Offices Priced Above $100 PSF Coming Back Faster Than Cheaper Space: CBRE
The $100-per-square-foot market for office leasing in Manhattan is coming back faster than spaces priced below this threshold, and that’s a good indication that flight to quality is the driving factor in the recent boost in Class A deals, according to a report from CBRE.
The borough saw 105 contracts for office space priced in the triple digits last year, up 114 percent since 2020 and 18 percent above a five-year average. Meanwhile, spaces priced below $100 per square foot still have exceeded pre-pandemic numbers.
That does not mean tenants are having to dig deeper into their pockets for work space.
“When you look at the calculation of what it’s going to cost them out of pocket, you add in the concessions, you see that even in the market for $100 deals, the net effective rent is still low,” Nicole LaRusso, CBRE (CBRE)’s tri-state director of research and analysis, told Commercial Observer. “The feeling in the market seems to be that landlords are feeling a little bit more optimistic about being able to raise their asking rents, but that there’s still a need to offer a lot of concessions in order to get a deal signed.”
LaRusso added that even though the market is soft, the fact that Class A space is surging drives home the argument that flight to quality still has its hold on the Manhattan leasing market.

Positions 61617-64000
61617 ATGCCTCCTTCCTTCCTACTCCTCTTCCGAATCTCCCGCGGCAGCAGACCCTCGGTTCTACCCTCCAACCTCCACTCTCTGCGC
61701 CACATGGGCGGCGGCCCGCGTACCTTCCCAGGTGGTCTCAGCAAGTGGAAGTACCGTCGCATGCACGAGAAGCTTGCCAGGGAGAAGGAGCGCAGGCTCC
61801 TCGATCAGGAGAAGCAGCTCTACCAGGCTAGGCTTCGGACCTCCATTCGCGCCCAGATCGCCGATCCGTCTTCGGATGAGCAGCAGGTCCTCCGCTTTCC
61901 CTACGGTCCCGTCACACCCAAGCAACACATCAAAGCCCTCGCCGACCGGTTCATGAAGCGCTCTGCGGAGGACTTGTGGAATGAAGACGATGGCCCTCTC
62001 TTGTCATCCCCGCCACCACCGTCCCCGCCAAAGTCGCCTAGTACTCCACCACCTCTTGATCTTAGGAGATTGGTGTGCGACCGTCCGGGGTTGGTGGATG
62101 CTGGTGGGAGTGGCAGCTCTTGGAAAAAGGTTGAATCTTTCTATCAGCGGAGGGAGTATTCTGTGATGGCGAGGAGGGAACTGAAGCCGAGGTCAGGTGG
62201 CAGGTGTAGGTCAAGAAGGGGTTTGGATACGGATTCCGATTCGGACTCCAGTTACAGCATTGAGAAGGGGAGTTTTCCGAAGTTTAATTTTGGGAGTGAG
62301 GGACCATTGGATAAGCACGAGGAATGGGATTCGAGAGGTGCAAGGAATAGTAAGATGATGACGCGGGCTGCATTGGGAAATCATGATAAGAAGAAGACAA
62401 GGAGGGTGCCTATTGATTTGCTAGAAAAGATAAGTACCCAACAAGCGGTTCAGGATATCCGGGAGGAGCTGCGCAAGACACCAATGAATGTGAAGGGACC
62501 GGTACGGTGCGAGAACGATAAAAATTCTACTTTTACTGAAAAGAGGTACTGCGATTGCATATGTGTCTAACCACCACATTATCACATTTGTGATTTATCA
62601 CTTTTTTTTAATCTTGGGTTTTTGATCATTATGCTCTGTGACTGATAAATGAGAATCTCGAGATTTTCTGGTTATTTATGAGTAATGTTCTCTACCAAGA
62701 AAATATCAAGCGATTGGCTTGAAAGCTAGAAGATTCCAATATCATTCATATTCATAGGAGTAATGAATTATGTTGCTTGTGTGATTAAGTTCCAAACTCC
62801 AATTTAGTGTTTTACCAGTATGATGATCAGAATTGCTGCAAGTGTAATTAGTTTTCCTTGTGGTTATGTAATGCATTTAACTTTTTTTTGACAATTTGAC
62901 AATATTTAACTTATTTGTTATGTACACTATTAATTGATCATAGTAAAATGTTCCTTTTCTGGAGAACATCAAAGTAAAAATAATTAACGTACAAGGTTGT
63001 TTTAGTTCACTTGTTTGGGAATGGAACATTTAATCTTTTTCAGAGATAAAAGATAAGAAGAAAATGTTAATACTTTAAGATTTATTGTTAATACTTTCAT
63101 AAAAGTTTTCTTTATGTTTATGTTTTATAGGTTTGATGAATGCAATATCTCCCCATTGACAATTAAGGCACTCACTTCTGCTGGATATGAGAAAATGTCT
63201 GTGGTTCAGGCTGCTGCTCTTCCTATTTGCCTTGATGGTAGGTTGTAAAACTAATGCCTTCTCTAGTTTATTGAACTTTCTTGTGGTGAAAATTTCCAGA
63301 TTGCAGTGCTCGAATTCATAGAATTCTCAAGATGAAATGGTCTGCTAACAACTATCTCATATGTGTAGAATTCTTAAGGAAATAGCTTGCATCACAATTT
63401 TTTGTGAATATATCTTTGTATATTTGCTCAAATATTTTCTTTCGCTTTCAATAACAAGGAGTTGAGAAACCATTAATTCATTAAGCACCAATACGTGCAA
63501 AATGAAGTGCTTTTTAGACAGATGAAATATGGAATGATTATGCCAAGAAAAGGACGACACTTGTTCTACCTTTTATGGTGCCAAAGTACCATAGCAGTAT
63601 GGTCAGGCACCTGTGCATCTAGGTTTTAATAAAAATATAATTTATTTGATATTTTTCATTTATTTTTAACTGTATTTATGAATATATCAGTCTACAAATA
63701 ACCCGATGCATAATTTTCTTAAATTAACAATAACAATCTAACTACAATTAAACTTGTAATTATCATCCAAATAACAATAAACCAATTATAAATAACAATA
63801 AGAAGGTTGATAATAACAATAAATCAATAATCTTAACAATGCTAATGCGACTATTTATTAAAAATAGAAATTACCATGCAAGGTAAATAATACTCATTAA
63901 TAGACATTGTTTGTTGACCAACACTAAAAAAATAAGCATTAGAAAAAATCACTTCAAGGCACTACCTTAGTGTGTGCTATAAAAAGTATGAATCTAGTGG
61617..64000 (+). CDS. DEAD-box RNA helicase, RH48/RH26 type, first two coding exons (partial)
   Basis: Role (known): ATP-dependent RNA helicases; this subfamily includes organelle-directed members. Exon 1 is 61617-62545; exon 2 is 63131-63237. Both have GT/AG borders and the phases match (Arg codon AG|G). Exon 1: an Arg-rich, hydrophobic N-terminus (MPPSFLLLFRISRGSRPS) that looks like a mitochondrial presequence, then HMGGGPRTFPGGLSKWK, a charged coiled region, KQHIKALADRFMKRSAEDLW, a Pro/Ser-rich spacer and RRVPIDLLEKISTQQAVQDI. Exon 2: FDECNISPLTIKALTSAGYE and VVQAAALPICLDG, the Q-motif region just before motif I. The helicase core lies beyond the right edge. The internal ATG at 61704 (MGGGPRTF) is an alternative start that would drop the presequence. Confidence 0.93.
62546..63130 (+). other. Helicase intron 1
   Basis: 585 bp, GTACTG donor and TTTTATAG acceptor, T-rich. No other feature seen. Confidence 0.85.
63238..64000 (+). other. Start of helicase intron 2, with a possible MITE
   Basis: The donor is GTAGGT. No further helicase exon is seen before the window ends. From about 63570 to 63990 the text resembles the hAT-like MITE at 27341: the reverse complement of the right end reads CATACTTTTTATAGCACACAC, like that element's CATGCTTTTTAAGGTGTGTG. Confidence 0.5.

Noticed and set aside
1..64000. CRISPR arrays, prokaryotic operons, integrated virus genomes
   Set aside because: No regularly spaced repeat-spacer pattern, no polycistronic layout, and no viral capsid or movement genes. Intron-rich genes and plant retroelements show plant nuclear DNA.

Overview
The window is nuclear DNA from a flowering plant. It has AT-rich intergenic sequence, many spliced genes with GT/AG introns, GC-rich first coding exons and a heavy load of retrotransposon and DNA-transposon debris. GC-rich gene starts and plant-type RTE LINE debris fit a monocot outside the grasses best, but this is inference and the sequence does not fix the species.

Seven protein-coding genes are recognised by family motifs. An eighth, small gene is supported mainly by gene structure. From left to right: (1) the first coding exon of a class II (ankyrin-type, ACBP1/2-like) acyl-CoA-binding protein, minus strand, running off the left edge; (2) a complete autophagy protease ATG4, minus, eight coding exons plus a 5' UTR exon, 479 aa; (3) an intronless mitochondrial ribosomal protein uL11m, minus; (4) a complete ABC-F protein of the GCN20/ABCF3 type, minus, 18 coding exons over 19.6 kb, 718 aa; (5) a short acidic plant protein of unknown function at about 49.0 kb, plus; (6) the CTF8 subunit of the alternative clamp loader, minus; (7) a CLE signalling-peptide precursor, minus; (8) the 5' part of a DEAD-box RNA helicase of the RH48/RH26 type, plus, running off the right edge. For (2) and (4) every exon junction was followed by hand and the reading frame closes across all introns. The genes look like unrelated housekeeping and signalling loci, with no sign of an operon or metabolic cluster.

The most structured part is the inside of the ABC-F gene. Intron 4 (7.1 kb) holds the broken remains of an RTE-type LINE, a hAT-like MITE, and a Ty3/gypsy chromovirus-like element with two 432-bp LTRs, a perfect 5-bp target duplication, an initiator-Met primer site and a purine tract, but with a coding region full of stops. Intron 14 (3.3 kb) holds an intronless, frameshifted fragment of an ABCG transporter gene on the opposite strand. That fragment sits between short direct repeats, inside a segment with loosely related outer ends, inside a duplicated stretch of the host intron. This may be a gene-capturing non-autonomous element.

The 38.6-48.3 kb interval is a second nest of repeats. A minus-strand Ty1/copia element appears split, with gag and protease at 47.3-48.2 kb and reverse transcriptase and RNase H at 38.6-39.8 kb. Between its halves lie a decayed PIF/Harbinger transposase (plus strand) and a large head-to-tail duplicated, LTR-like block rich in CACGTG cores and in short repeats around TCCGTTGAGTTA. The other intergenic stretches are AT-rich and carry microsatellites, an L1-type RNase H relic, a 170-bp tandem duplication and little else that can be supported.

“I don’t want to say price doesn’t matter, but tenants are willing to pay higher rents in exchange for better amenities, better located buildings, newer assets with great building systems,” LaRusso said. “$100 buildings fit that profile, generally speaking.”
With a building boom — and a renovation boom — taking place just before the pandemic, the additional supply actually generated demand for higher-class spaces. The migration to buildings with state-of-the-art HVAC, high-speed elevators, proximity to mass transit and other amenities that are now considered at the heart of a COVID-safe office was already underway,. The volume of this pricey space has increased 250 percent since 2016 to 11.1 million square feet as of the end of 2021, according to CBRE.
But rent prices could be reaching new heights, according to the brokerage. The market had not seen as many $150-per-square-foot transactions as it did in 2021 since 2016, and more $200-per-square-foot Manhattan deals were inked last year than in any previous one.
Financial sector tenants took the biggest share of space priced above $100 per square foot in 2021, 45 percent, but representing 69 percent of all deals for the year, CBRE indicated. Likewise, media and entertainment tenants signed 18 percent of high-end leases, but were only represented by 3 percent of deals.
“I think we feel pretty confident that the market is on a pretty strong, steady climb out of the low point from the pandemic,” LaRusso added.
Mark Hallum can be reached at email@example.com.